Reeling From a Family Drama, Czech PM Babis Courts the Political Extremes

Reeling From a Family Drama, Czech PM Babis Courts the Political Extremes
Andrej Babis, prime minister of the Czech Republic, addresses lawmakers during a parliamentary session in Prague, Nov. 23, 2018 (AP photo by Petr David Josek).

PRAGUE—A billionaire with a short fuse, a dim view of the democratic process and a long list of suspicious business dealings, Czech Prime Minister Andrej Babis now looks set to head further toward the populist margins ever since his son claimed to have been kidnapped on Babis’ orders.

On Nov. 23, the minority coalition government led by Babis’ ANO party narrowly defeated a no-confidence vote in the Czech parliament. The vote followed media reports in which Andrej Babis Jr. claimed he had been forced to travel to Crimea in order to prevent him from testifying in a fraud case against his father involving 2 million euros, or roughly $2.2 million, in European Union subsidies for a resort called Stork’s Nest.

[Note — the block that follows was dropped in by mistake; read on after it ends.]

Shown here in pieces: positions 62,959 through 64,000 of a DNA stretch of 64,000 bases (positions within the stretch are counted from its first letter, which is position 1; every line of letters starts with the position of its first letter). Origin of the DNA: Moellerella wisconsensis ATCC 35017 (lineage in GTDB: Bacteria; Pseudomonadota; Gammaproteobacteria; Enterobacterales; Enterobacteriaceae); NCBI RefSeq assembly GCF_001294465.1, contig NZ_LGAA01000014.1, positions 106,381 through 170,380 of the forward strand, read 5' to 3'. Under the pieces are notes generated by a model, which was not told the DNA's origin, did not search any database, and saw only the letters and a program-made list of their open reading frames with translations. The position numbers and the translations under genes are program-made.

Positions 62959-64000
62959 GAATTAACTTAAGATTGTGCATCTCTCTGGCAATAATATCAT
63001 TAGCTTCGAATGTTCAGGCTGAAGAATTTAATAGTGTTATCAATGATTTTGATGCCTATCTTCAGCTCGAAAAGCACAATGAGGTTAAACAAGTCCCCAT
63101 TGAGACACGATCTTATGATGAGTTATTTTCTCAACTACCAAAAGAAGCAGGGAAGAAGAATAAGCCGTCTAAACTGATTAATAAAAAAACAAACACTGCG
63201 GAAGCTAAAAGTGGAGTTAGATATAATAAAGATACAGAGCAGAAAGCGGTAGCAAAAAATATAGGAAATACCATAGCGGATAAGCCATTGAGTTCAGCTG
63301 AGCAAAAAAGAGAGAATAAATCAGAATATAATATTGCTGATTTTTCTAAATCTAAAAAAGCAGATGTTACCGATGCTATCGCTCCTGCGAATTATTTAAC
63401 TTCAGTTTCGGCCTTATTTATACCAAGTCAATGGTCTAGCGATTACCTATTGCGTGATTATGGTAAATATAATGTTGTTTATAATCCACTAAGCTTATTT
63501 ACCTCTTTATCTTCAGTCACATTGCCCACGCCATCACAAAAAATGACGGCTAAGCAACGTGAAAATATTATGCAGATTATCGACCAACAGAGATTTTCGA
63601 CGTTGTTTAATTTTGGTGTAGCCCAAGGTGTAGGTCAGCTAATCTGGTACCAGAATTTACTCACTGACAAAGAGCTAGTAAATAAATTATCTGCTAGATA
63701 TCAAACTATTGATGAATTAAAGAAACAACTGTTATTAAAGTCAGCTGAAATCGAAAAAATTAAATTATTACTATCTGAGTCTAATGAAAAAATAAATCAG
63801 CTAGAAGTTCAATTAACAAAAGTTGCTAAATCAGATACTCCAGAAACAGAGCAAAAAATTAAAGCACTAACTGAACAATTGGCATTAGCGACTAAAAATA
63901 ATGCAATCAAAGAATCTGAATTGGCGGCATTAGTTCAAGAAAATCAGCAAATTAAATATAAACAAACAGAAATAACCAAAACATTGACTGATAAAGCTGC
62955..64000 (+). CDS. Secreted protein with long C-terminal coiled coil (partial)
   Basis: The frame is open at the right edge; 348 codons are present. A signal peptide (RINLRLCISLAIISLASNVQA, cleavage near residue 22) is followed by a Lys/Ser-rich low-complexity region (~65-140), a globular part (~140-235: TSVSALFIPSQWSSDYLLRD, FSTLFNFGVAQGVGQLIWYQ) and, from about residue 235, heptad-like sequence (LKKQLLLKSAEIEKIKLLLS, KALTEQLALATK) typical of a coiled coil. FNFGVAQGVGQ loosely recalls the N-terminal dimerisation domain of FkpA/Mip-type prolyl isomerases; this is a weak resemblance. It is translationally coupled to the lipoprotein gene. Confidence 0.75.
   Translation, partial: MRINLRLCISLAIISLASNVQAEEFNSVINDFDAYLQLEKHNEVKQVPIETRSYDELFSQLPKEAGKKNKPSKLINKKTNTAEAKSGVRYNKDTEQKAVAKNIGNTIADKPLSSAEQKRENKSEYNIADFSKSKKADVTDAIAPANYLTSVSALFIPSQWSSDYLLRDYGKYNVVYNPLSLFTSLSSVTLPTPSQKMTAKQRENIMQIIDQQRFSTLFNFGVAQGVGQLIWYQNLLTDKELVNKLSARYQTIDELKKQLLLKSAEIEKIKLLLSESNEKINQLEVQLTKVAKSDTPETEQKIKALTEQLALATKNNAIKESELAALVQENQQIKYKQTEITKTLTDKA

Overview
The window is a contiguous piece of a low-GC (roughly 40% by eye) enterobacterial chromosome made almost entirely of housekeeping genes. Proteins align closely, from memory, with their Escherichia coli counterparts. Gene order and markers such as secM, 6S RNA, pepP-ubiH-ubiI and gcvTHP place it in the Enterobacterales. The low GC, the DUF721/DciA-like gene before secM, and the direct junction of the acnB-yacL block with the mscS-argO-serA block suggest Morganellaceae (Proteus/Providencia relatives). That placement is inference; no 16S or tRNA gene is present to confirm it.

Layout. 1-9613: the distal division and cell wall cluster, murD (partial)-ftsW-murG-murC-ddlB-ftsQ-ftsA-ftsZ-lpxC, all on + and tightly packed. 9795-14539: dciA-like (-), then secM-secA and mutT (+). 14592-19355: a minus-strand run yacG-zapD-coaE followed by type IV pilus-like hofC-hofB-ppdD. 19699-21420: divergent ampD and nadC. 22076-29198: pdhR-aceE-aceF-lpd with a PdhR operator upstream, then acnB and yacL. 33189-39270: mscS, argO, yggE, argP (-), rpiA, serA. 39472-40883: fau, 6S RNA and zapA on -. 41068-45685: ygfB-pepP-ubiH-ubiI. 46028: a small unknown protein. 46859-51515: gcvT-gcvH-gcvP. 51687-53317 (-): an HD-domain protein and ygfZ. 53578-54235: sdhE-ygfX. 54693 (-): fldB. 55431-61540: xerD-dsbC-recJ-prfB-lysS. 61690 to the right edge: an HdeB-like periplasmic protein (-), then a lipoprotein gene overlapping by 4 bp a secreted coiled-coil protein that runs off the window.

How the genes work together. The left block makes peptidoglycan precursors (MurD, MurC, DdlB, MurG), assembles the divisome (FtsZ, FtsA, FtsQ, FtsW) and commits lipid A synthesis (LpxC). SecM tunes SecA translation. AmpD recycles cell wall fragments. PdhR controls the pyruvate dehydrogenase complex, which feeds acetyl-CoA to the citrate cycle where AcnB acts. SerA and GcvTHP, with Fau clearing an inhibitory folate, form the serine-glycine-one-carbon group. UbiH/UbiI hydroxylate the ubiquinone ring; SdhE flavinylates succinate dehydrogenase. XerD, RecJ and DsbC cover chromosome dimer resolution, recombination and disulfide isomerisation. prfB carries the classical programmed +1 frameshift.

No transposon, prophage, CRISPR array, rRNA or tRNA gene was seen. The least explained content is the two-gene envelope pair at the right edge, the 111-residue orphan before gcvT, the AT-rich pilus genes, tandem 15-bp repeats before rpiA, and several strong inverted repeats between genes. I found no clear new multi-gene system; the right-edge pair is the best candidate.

If this was a TV script, such Shakespearean drama would feel overwrought. The elder Babis says his son is mentally ill and was taken to the annexed Ukrainian territory by the Russian husband of his son’s attending psychiatrist. The kidnapping story, he insists, is just another attack by the Czech political elite in retaliation for his own work in ousting their corrupt rule.

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